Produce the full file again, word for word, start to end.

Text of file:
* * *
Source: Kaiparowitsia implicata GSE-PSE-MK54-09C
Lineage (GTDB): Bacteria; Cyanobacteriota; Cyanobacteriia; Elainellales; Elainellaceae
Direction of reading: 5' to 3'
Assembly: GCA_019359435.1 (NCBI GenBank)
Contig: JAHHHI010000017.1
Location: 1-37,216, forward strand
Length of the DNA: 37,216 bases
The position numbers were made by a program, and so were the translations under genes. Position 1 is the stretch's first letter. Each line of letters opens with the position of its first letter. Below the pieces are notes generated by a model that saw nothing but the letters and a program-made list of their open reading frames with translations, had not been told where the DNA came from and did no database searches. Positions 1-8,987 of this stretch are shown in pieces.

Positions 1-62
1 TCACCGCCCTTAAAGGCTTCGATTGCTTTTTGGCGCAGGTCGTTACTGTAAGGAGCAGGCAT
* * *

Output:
Source: Kaiparowitsia implicata GSE-PSE-MK54-09C
Lineage (GTDB): Bacteria; Cyanobacteriota; Cyanobacteriia; Elainellales; Elainellaceae
Direction of reading: 5' to 3'
Assembly: GCA_019359435.1 (NCBI GenBank)
Contig: JAHHHI010000017.1
Location: 1-37,216, forward strand
Length of the DNA: 37,216 bases
The position numbers were made by a program, and so were the translations under genes. Position 1 is the stretch's first letter. Each line of letters opens with the position of its first letter. Below the pieces are notes generated by a model that saw nothing but the letters and a program-made list of their open reading frames with translations, had not been told where the DNA came from and did no database searches. Positions 1-8,987 of this stretch are shown in pieces.

Positions 1-62
1 TCACCGCCCTTAAAGGCTTCGATTGCTTTTTGGCGCAGGTCGTTACTGTAAGGAGCAGGCAT